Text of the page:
Behavioral & Systems Neuroscience Talk
Department of Psychology
Friday, October 26 - 3:00pm - Psychology Rm. 101
Institute for Systems Research, University of Maryland College Park
How attention shapes perception through cortical plasticity – insights from task-related plasticity in auditory and frontal cortices in the ferret.
Rapid task-related receptive field plasticity alters the tuning properties of neurons in primary auditory cortex (A1) in a task-specific fashion that enhances their ability to encode the salient spectral and temporal parameters of the current task. We find that the type and sign of plasticity is influenced by motivation, task design, demands, reward valence and overall task performance. We compared task-related plasticity for two categories of stimuli (reference and target stimuli) in A1 vs plasticity observed in secondary, tonotopic cortical areas in the posterior ectosylvian gyrus of the ferret. We also compared these responses in primary and secondary auditory cortex to the behaviorally gated task-related responses we have described in frontal cortex. We trained ferrets on a simple, conditioned avoidance auditory task in which the animals learned to discriminate tonal from noisy stimuli. In secondary areas, we found a relatively heightened response to targets vs. background stimuli during behavior, compared to responses observed in passive listening. This heightened response to the attended auditory target stimulus during behavior is a pivotal change that may lead to categorical encoding of the type we have described in frontal cortex. The secondary auditory cortex is thus likely to play a key role in the transformations of sound from spectrotemporal pattern to recognized auditory object to behavioral meaning from A1 to PFC.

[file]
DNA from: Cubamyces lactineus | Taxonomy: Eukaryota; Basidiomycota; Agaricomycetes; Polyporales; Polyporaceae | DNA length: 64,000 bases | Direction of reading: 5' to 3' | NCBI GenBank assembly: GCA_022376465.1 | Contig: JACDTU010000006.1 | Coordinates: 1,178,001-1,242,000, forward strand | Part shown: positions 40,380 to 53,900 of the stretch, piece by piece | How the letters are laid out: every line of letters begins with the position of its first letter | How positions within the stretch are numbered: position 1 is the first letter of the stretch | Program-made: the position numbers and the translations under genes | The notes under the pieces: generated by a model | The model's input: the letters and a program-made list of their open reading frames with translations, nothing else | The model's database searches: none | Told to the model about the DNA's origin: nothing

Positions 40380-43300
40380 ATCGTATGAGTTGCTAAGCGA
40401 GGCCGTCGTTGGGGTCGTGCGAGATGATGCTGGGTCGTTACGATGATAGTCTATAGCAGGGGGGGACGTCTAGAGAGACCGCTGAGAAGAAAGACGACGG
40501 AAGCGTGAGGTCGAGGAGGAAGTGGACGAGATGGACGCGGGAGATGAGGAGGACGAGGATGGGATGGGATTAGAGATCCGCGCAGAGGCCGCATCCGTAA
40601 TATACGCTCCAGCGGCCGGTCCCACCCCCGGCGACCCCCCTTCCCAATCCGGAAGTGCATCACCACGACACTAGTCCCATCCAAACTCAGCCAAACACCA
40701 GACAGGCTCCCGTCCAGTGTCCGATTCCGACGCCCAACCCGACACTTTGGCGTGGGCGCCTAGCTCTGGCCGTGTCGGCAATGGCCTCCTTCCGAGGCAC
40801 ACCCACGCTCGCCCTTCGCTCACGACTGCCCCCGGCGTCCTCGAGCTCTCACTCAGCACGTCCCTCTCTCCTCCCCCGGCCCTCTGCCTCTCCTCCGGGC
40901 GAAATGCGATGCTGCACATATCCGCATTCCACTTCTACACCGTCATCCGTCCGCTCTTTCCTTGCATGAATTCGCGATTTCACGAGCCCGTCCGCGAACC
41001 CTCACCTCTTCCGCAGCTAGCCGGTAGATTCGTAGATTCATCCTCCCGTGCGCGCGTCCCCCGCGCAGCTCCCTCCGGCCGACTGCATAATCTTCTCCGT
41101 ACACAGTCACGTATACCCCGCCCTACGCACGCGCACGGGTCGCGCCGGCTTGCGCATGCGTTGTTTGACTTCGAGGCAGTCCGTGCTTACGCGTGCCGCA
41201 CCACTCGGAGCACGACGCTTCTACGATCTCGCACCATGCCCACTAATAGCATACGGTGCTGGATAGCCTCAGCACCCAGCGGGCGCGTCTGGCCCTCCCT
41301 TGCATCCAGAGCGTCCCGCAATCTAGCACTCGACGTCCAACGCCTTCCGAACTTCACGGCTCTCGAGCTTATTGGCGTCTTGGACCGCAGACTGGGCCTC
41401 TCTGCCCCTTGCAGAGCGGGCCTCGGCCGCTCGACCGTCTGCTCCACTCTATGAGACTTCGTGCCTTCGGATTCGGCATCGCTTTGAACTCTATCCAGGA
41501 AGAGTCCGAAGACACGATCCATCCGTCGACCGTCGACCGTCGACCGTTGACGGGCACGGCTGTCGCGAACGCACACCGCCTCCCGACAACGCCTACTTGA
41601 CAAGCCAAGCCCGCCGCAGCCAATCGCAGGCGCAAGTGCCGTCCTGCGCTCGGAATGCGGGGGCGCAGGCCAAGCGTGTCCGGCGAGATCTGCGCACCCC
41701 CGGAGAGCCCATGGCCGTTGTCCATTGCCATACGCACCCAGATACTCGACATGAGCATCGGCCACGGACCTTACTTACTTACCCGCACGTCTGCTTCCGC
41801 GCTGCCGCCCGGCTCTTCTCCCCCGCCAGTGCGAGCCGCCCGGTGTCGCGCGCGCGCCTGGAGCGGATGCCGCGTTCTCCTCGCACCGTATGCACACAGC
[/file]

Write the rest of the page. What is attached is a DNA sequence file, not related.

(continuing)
The PFC is also known to play an influential role in controlling the flow of sensory inputs via top-down feedback to sensory cortical areas during behavior, reflecting attentional focus and task objectives and rules. Our recordings from PFC have shown striking behavioral gating of acoustic inputs; rapid, flexible and highly selective encoding of functional classes of acoustic stimuli; post-behavioral persistence of attention-driven modulation; and feature-selective changes in inter-areal coherence between A1 and PFC. These findings mirror earlier results in A1, showing that attention triggered rapid, selective, persistent, task-related changes in spectrotemporal receptive fields. Moreover, stimulation of PFC, paired with pure tone presentation, elicits changes in receptive fields that are similar to those observed in attention-driven behavior. These results suggest that PFC and auditory cortex dynamically establish a two-way functional connection during auditory behavior that controls the flow of salient sensory information and maintains a persistent trace of recent task-relevant auditory stimulus features. We speculate that that plasticity in the auditory network is driven not only by direct top-down projections from PFC to auditory cortex, but also by PFC pathways that recruit neuromodulators that are the engines of adaptive change in auditory processing.
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